ACHs will provide the organizational capacity for local communities to implement the plan for population health, link community supports with practice transformation, and enhance local data collection and analytic aptitude.

To ensure return on this investment, ACHs will be held accountable for performance results and rapid-cycle learning and improvement.

next four ach initiatives

Next: Four ACH Initiatives

North Sound Accountable Community of Health – Whatcom, Skagit, Snohomish, San Juan and Island Counties

King County Region ACH

Better Health Together – Spokane, Pend Oreille, Stevens, Ferry, Lincoln, Adams and Whitman Counties

Southwest Washington Regional Health Alliance – Clark, Skamania and Klickitat Counties

north sound ach

North Sound ACH

Whatcom Alliance for Health Advancement

Thanks to Larry Thompson, Executive Director Whatcom Alliance for Health Advancement, for this information.

north sound ach1

North Sound ACH

Regional Challenges:

Building trust and confidence across region.

What’s an ACH and what can it do for me?

Managing the scale and logistics.

ACH Planning Outcomes

Work together across sectors

Regional plan with manageable number of actionable priorities

Deep and wide community engagement.

north sound ach2

North Sound ACH

Early Initiatives:

Care Transitions: Improve transitions from hospital to community to reduce readmissions.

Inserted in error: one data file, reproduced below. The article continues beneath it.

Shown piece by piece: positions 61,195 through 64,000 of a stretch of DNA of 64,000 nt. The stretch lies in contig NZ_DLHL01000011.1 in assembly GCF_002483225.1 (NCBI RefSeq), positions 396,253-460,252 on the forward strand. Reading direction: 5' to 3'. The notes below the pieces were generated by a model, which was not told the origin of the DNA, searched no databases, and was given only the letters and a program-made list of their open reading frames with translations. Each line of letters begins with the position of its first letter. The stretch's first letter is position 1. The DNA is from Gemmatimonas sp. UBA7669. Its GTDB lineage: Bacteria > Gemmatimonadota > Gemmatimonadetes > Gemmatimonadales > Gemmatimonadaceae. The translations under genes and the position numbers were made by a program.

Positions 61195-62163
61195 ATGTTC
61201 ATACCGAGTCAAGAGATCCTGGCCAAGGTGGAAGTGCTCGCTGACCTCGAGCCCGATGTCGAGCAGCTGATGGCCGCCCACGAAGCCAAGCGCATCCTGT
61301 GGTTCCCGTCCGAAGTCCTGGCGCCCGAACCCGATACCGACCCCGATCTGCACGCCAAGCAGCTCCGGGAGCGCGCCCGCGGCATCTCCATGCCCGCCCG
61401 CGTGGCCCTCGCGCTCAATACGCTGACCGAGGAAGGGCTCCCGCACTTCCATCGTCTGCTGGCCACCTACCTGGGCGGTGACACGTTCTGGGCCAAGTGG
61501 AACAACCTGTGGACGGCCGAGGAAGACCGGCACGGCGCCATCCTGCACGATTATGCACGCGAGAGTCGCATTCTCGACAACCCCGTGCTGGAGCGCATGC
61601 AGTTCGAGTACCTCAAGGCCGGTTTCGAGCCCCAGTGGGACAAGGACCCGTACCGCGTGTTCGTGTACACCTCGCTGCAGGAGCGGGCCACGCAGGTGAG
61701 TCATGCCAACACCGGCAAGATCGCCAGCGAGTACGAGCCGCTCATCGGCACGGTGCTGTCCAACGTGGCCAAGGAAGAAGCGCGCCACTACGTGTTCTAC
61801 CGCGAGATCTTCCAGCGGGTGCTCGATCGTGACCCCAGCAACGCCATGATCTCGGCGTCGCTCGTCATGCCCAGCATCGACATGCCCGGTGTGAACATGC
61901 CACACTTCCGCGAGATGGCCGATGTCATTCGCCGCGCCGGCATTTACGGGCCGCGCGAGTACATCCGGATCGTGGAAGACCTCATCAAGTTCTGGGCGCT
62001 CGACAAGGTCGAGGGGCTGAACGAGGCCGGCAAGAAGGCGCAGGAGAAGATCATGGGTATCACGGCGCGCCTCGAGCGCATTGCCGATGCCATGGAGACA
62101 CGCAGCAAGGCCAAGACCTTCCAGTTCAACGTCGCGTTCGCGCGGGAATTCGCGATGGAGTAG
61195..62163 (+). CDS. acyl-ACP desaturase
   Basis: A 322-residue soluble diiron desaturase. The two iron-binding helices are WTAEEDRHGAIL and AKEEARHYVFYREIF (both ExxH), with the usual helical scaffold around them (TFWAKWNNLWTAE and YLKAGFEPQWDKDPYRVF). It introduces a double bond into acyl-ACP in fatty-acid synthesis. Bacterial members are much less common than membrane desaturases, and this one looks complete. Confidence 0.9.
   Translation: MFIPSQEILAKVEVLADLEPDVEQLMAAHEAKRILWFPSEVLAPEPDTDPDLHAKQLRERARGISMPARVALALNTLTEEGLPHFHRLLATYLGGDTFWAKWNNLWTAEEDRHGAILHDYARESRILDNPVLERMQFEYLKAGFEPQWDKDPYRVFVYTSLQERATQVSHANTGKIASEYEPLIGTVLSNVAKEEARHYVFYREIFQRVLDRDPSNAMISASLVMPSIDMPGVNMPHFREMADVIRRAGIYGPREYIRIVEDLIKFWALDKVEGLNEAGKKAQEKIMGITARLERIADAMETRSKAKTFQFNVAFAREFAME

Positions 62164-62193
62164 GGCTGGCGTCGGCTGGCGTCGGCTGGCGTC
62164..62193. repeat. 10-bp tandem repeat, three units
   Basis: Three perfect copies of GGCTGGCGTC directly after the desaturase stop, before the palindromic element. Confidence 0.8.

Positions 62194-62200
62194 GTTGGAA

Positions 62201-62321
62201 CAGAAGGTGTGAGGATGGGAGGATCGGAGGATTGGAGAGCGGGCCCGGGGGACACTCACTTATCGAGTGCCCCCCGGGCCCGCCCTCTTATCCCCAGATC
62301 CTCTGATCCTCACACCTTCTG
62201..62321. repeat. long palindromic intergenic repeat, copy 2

2400 pts served over 2 years

38% reduction in readmits among pts served

Intensive Case Management for Hot Spotter Population: Improve health, reduce expenses for 500 most expensive pts.

7 months experience as of September 2014

ER visits down 68%

Hospital admissions down 88%

Incarcerations down 83%

king county region ach

King County Region ACH

How might ACH advance things we’re already working on in King County region, such as . . .

Adults with complex behavioral & health conditions making frequent use of King County jail

Communities of Opportunity - a place-based initiative to improve health, social, racial, and economic factors

Physical/behavioral health integration

Care transitions efforts

Expanding housing and health partnerships, with a focus on community health worker partnerships and on increasing supportive housing

Community health assessment activities - King County Hospitals for a Healthier Community, Community Health Indicators, Communities Count

Thanks to Janna Wilson, Public Health – Seattle & King County, for this information.

better health together spokane area

Better Health Together – Spokane Area

Thanks to Alison Carl White, Executive Director, Better Health Together, for this information.

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What IS an Accountable of Community Health?

A diverse public private collaboration that aligns voluntary action to meet local needs

A way to attract and leverage new resources for the local region

A synthesizer of data to prioritize local action

A practical “Connector” of multi-sector partners to the State for feedback on implementation decisions to ensure local level alignment

slide23

Key Goals of Planning Grant

Conduct 7 county engagement activities to identify strengths, lessons learned and emerging best practices

Develop strategic plan, governance structure and agree on a regional scorecard

Create a “Community Health Plan”

slide24

Our Approach

Leadership Council helped us identify the right stakeholders and leaders

Conducting Key Community Interviews and Focus Groups across 7 counties

Gathering of 125 regional health and community leaders to build our Collective Agenda for Health

Leadership Council synthesizes findings and recommends priority strategies and activities for ACH plan

Determine viability of pilot application

2 years from now we will